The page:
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Using JSON to Format SharePoint List Views

Updated: Sep 6, 2019

Want to create a SharePoint list with dynamic formatting? In this tutorial, we will learn how to color code rows in your SharePoint list based on a choice column, using JSON.

Formatting views is a new feature in SharePoint, as of August 2019. Previously you could use JSON only to format individual columns.

Why use dynamic formatting in a SharePoint list? In my example, I have a team of project managers who are providing project information via a centralized list. We want our department heads to view project metrics in visual way.

With JSON, we will color rows dynamically, using a choice field's values to determine whether the row displays as green, yellow, orange, red, or white. When the choice field is updated, the row color updates automatically.

With View Formatting, the visual indicator is now no longer confined to one column, and no matter how wide your list view is, you can always tell the status of the items by the color of the row. Decision makers can quickly scan a list, easily spotting projects that are experiencing issues, no matter how the list is sorted or filtered.

To follow along with this guide:

  • Full Control permission level: You should have Full Control (or Owner level) permission for the list.

  • Choice column: The list should have a choice column that you will to use to determine row formatting. In our example, we are using a choice column called Status with five options: No issues, Warning, In Review, At Risk, Inactive.

  • Modern Experience: The list must be in the Modern Experience. JSON formatting does not display in Classic Experience.

Now that your list is ready, let's format our list view.

STEP 1: Navigate to the list.

STEP 2: Create a new choice column. This is the column we will use to dynamically determine the formatting of the list view.

STEP 3: Add options to the choice column. In my example, my choice column has 5 options. The JSON code provided below supports 5 color customizations: white, red, orange, yellow, green.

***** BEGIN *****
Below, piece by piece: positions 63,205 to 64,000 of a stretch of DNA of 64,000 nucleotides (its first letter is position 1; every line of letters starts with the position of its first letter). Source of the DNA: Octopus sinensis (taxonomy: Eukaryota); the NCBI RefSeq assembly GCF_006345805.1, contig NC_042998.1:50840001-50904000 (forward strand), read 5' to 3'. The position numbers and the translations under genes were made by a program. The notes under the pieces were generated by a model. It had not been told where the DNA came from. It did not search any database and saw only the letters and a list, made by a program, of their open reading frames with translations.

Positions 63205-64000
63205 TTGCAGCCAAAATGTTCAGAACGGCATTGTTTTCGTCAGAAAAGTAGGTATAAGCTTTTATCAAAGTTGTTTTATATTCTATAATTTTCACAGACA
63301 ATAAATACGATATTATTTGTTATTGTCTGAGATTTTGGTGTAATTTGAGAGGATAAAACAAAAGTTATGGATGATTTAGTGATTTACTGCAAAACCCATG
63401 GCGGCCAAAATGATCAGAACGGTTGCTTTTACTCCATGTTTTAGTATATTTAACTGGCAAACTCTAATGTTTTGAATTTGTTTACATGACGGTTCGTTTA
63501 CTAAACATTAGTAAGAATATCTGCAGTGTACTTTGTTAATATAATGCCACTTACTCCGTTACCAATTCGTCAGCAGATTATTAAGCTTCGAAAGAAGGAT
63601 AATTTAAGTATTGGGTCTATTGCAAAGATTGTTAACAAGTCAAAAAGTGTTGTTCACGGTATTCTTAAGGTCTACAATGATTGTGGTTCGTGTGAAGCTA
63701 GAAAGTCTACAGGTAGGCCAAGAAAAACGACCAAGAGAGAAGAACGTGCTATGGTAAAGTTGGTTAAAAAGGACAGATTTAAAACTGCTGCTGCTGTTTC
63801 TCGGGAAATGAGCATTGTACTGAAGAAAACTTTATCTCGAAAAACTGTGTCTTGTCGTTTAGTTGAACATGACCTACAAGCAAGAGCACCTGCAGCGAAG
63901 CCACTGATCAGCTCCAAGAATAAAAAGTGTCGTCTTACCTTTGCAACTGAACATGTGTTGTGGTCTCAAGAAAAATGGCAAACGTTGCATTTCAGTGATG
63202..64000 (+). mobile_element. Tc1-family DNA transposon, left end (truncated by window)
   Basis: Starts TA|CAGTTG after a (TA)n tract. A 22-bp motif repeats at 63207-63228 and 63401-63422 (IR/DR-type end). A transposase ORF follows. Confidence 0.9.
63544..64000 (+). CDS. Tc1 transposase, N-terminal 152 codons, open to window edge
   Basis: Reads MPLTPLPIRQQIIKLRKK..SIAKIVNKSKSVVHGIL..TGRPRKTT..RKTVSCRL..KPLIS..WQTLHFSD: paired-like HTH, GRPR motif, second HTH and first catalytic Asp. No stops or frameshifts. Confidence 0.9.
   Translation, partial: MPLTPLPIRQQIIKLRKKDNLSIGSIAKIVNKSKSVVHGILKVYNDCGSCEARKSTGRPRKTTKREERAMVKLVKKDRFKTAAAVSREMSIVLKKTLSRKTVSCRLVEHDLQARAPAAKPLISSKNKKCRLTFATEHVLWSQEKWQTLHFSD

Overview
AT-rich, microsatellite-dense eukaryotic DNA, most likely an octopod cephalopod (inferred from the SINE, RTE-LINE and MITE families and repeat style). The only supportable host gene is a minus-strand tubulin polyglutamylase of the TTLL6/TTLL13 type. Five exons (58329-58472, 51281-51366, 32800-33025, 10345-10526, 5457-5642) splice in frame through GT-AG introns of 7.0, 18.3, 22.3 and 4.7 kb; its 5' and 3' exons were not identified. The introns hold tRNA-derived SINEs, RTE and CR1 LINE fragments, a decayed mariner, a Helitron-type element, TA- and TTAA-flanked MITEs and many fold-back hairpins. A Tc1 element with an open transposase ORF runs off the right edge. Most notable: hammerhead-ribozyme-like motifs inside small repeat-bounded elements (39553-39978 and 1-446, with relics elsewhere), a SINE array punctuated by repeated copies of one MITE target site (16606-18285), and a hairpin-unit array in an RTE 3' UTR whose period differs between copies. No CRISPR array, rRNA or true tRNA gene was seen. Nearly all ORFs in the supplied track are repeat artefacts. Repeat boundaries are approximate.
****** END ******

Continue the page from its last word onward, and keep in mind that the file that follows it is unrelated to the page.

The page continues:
STEP 4: Navigate to the view you wish to format in the list. You may want to create a new view to test. To create a new view, click the views drop down, select Save As, and give your view a new name. NOTE: the choice column you are using in the JSON must appear in the view in order to trigger the JSON formatting.

STEP 5: Format the view. Under the views dropdown, select Format this View.

STEP 6: Customize the JSON code. Replace the word "Status" in the code below with your choice column name, if necessary. Replace the choice options (colored green in the code) with your choice options, if necessary.

Note: JSON is case sensitive. Your choice options in the code must match the choice options in your list exactly.

Note: JSON requires the SharePoint column name. If there are spaces or special characters in the name, or if the column name is changed, you may need to retrieve the SharePoint column name. To find the SharePoint column name, navigate to List Settings, scroll down to the columns section, click on the column name, and look at the URL. The column name appears at the end of the URL.

STEP 7: Paste the JSON code. This is where we insert the JSON code. JSON must be formatted exactly right. An extra comma, or parenthesis, or other typo can keep the code from working.


"schema": "",

"additionalRowClass": "=if([$Status] == 'No Issues', 'sp-field-severity--good', if([$Status] == 'Inactive', 'sp-field-severity--low' ,if([$Status] == 'Warning','sp-field-severity--warning', if([$Status] == 'In Review','sp-field-severity--severeWarning', if([$Status] == 'At Risk','sp-field-severity--blocked', '')))))"


STEP 8: Save your formatting code. Click save. If your view does not update immediately, try refreshing the page.

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